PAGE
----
Country-Owned Solutions

Country-Owned Solutions

Development investments are more effective and sustainable when they reflect countries’ own priorities and strengthen governments’ accountability to their citizens. This is the starting point for MCC’s approach to country ownership. To MCC, however, country ownership is more than this. Country ownership is embodied in partnership. MCC’s partner countries exercise ownership when, in close consultation with citizens and civil society, governments take the lead in setting priorities for MCC investments and implementing MCC-funded programs. This means that governments are accountable to domestic stakeholders for both making decisions and achieving results. This partnership takes place within the framework of MCC’s focused mandate; is consistent with MCC’s standards for accountability, transparency and impact; and draws on MCC’s support and guidance.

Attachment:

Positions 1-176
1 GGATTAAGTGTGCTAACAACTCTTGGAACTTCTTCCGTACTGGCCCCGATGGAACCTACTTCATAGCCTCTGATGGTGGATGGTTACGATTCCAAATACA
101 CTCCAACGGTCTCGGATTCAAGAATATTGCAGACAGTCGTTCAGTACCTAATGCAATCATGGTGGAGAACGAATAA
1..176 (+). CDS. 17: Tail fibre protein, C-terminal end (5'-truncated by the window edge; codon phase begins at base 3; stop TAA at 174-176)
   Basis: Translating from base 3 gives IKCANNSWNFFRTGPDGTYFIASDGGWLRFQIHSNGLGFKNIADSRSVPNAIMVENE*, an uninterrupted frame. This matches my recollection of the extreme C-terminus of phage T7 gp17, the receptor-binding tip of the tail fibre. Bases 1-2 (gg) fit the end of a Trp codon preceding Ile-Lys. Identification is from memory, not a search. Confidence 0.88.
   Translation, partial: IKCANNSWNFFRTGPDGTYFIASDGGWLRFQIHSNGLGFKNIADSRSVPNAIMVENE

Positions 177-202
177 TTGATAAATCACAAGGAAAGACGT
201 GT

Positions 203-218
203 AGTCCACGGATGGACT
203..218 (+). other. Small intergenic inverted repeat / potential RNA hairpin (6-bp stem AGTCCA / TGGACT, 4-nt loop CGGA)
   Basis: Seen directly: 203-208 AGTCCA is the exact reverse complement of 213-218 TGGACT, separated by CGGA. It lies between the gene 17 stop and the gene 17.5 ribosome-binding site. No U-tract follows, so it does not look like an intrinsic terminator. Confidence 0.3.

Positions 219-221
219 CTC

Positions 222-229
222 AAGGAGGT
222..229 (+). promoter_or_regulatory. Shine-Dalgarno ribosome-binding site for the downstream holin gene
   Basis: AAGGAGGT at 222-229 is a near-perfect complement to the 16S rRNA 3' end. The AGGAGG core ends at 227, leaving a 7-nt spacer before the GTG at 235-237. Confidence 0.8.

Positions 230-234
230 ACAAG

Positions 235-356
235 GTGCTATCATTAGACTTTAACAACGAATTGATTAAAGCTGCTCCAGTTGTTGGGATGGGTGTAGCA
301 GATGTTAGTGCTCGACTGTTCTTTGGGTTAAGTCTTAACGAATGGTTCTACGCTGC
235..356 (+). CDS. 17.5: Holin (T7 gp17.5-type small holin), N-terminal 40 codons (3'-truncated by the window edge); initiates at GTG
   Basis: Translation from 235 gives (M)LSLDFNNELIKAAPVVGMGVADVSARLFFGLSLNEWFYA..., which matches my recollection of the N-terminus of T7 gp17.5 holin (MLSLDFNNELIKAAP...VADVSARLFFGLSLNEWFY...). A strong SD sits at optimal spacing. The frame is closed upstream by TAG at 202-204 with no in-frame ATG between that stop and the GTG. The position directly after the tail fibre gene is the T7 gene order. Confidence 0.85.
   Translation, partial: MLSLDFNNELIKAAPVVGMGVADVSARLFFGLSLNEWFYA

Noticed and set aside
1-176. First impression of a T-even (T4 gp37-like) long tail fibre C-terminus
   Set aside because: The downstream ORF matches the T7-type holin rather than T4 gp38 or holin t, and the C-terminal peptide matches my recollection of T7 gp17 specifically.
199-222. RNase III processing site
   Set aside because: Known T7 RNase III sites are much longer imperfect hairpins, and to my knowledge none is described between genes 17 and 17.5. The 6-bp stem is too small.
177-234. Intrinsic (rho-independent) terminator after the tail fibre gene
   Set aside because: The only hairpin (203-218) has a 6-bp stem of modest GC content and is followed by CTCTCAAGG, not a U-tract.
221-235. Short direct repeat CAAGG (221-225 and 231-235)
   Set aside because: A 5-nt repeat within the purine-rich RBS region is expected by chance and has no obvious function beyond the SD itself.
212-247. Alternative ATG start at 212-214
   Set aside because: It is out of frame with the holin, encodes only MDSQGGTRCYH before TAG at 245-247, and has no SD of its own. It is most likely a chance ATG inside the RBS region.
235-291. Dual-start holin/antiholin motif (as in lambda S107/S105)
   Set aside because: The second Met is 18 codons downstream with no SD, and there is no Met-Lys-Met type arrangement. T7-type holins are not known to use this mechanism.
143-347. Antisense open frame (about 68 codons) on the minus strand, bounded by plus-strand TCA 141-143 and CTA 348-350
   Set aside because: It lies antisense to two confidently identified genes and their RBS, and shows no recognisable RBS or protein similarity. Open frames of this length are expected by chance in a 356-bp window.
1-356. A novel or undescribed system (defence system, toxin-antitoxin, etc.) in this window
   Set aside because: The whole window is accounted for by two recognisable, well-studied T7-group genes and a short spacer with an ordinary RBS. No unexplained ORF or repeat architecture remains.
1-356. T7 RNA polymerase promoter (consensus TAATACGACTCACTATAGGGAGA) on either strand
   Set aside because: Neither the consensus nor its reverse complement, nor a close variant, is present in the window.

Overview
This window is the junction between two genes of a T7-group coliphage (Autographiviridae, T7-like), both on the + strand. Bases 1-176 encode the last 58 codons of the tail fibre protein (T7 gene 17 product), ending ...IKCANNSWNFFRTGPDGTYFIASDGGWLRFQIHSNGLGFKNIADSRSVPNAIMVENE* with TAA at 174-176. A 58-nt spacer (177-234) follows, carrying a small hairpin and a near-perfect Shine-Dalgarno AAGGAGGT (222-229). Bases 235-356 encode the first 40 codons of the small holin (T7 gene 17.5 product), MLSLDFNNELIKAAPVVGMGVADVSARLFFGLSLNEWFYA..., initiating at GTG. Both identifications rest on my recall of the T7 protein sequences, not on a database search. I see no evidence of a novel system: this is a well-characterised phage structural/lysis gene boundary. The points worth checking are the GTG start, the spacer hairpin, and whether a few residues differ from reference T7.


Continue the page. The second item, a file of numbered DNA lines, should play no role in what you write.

The MCC model explicitly builds in the authorities and approaches necessary to support strong and mutually accountable partnerships. These include:

  • Selectivity: partnering with poor countries that have a proven track record in good governance and policies that support economic growth and effective use of development assistance;
  • Focused mandate: supporting poverty reduction through economic growth;
  • Flexibility: working in sectors that matter most for countries’ growth and poverty reduction and supporting investments that are priorities for partner country governments, citizens, civil society, and the private sector;
  • Aid predictability: providing predictable funding through MCC’s authority to commit five years of funding up front; 
  • Mutual transparency: providing partner country governments and citizens information on what MCC is doing by publishing economic analyses that inform investment decisions, five-year budgets, expected results, data on ongoing program progress, and findings of independent impact evaluations as programs complete, while expecting transparency from partners as well that empowers citizens to hold governments and donors accountable for how development resources are used and what results they achieve.